Monday 15 April 2024

S.G. Boxsius 'October' coming up at Exeter.

Here is a colour linocut by S.G. Boxsius that has a lot to recommend it but leaves me feeling perplexed. It was first exhibited with the Graver Printers in 1931  and suspect it was originally designed as as the calendar image for 'Autumn' but the well-known image of the large trees on the Devon coast took it place. The great strength of the print is its use of colour and I also suspect Boxsius typically went to another artist for a starting-point.

So far as I know, it is the only flower-piece Boxsius made. I would think most of you would not even regard him as a flower artist. The leader of the pack was Yoshijiro Urushibara who first exhibited his Chrysanthemums at the Society for Original Woodcuts in Paris in 1922 but did exhibit the print with the Graver Printers until 1934. So far as I am concerned, the grey version is Urushibara's best print. It manages to combine the subtlety of Japanese printmaking with the western talent for perspective and description but I have posted already about this celebrated group of flower prints in 'Yoshijiro Urushibara visits Kew Gardens' so I have used the blue version here.

This all means I have assumed Boxsius saw the Urushibara print at his exhibition held at the Abbey Gallery in 1928. I do not have a catalogue but there were many prints in the show and it is likely to have been there. I say all this because it is instructive to compare the two different pieces. Without doubt, the Urushibara is austere and the Boxsius surprisingly approachable; one floats in a ambiguous way, the other is fixed inside the frame. It was unusual for colour print artists of the period to work outside the conventional print area but Allen Seaby pulled it off with Heron though the Boxsius leaves me wondering what the actual position of the vase of flowers is. He lets us know the light is coming from the right and leaving a reflection on the vase and casting a shadow on the left. But there is no sense the ginger jar is an important part of the picture in the way Urushibara's vase is, even though we can tell it is round and stands a little above us. That kind of thing would be too literal for a Japanese artist. For them, the vase is not a mere container and in a great masterstroke, Urushibara turned his vase into a wintry tuber. In terms of colour it is close to Giles and his pairs of peacocks, one brilliant, one drab.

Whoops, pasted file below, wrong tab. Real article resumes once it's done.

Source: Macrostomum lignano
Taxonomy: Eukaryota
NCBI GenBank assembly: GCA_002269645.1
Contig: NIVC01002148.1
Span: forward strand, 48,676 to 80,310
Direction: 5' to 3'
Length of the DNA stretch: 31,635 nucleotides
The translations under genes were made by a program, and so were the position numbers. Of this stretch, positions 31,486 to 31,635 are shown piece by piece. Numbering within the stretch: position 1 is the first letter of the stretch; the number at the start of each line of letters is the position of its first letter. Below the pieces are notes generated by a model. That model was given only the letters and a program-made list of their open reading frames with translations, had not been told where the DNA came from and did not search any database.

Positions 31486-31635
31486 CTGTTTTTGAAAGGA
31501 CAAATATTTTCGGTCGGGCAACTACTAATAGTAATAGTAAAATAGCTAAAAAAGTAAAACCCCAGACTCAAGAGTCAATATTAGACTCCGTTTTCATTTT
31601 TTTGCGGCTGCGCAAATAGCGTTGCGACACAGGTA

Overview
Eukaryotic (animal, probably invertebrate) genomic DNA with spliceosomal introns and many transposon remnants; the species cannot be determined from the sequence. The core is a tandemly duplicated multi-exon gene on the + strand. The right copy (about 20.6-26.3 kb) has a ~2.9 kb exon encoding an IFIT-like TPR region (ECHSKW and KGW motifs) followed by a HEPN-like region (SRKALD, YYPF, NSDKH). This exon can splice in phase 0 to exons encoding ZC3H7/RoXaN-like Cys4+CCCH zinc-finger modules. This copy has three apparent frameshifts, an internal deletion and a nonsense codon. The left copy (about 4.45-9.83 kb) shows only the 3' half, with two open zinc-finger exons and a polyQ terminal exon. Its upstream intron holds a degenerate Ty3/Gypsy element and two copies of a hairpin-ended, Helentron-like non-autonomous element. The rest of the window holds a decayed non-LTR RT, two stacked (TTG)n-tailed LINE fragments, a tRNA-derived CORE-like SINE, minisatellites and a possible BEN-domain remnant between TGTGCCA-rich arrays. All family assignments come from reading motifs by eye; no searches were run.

What I do like about October is the crowded sense of fullness. What he gives us is a happy bunch not a sophisticated arrangement. What the background is I do not know. Nor can I explain why there is some much unused space above the flowers other than what I said about it being a calendar image. But all of those were woodcuts and this is not. It is lino used in a way it had not been used before. For all their buoyancy, the refreshing colours are arranged in a way no one was doing. With lino you necessarily paint with a broad brush or produce something schematic. Boxsius has managed both detail and expression in a satisfying way that is very different from the large scale detailed colour linocuts made after the second war. For all its occasional awkwardness, October was done with a light and carefree touch and this is what makes it worth buying.

You can do so at Bearnes, Hampton & Littlewood at Exeter at 10.00 GMT on 14th May, 2024. I have my own proof, so feel free. The one illustrated here is the one for sale. It is not in perfect condition as you can see, but is a lot better than the one I have. 

Chrysanthemums is for sale from Hilary Chapman at £700, but it is the blue version and I think the grey one is the best. 

No comments:

Post a Comment